Hello there and welcome to BYC!
Yes, they can become this traumatized and will stop laying until they feel comfortable in doing so. Obviously yours are still in shock. You might help move them along a bit with feeling relaxed. I have found these first two things to be very comforting to traumatized chickens....put a ticking clock in the coop. Let it tick away night and day. The constant white noise the clock gives off will help lower their blood pressure and stress. Next put a radio in the coop and set it to some soft quiet type music. Calm music is very relaxing to birds and will help relieve stress. Turn it off at night. I have used both of these on birds with high anxiety with good success.
Next, I would go sit with your birds. Is your coop a walk in type? If so, bring some goodies along with you and sit on the floor with them. Take their minds off their troubles with some goodies. Let them climb all over you, sit on your lap. And if they are too frightened to even do this, work with them every day to get them to this point. Sit with them for 20 mins a day. Every positive experience they have with you will help them bond better with you and trust you when you tell them all is well. Eventually you can coax them out of the coop. Don't force them out, this will only cause more trouble.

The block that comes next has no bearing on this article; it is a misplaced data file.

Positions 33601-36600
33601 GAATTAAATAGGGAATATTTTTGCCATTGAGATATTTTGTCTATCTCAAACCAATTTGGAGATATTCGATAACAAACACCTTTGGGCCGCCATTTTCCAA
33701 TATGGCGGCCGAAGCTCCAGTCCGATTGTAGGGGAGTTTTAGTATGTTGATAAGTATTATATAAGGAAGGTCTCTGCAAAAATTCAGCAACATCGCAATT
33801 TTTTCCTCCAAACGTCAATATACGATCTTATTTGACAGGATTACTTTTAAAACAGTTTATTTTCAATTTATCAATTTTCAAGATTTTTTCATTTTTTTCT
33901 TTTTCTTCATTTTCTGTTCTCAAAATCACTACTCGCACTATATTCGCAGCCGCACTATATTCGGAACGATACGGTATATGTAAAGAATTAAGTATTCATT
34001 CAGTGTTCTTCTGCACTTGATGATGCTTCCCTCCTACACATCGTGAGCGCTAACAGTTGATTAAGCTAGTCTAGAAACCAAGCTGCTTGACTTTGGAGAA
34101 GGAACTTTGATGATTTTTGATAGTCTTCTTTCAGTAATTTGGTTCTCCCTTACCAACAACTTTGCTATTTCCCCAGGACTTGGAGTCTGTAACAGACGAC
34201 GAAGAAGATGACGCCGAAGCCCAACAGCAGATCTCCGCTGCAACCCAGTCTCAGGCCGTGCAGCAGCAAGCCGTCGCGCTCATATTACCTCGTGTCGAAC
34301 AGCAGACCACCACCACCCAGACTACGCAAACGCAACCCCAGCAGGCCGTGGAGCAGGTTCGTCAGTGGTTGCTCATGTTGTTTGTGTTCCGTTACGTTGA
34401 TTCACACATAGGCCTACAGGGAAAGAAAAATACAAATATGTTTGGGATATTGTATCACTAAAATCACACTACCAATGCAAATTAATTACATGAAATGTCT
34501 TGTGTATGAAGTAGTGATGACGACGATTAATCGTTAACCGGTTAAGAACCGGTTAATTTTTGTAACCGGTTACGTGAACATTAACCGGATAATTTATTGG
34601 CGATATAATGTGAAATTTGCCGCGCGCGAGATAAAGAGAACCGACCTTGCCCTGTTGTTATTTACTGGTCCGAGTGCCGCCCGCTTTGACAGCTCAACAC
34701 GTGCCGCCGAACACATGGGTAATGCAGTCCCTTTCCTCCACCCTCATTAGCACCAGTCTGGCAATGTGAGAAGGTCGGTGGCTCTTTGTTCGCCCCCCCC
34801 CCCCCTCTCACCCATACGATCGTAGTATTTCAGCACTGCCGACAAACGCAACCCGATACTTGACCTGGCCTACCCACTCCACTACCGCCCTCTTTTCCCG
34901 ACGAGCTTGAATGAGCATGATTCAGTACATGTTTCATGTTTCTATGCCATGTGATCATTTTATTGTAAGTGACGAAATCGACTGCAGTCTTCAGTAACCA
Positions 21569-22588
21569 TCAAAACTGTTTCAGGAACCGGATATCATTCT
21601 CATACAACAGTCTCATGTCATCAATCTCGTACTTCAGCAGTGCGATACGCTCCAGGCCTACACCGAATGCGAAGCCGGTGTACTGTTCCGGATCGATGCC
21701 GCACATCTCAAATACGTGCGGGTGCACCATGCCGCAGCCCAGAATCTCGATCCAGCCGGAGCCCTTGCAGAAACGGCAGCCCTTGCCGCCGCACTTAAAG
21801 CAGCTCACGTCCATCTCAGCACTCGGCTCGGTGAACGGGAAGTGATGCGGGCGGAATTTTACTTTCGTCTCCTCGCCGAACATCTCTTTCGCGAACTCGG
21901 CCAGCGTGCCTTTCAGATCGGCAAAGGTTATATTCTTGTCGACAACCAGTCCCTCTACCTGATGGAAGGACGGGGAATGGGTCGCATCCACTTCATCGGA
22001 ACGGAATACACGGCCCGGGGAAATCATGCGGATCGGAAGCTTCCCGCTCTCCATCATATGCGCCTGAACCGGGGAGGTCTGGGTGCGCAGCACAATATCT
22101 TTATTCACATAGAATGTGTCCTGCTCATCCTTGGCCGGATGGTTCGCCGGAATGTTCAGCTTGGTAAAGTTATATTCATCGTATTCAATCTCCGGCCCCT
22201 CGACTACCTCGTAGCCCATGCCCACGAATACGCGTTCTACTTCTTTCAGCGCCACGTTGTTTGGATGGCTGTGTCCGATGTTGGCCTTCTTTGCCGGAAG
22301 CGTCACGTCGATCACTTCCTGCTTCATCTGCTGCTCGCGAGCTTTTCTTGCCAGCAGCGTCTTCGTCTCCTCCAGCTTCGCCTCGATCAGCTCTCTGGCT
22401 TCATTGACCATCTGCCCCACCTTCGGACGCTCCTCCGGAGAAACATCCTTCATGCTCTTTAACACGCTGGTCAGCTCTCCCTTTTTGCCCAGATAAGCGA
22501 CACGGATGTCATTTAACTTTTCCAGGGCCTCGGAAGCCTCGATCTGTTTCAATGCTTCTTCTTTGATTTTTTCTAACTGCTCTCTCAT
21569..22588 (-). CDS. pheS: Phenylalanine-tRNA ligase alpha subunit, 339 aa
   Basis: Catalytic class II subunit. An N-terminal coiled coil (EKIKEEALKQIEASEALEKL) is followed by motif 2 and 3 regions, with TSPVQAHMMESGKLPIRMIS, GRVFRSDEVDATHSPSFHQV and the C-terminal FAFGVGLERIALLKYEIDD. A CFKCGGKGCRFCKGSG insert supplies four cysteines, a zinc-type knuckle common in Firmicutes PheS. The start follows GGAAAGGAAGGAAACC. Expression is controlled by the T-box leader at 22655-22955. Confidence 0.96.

Next, put some fake eggs in the nest boxes. A hen feels confident when she sees that another hen has laid her egg there, so if it was safe for her, it will be for this hen to lay hers.
Now being that this is a low light time of year and chickens laying hormones work on the amount of available daylight, your birds may be holding off on the eggs for this reason as well. You might try some added light in the coop, maybe an extra 2 hours in the evening and an hour earlier in the morning. About 12 to 14 hours should help to get them laying too. Always give them at least 8 hours of complete darkness.
Good luck with your flock! Eventually with these techniques, you should get them back on track! :-)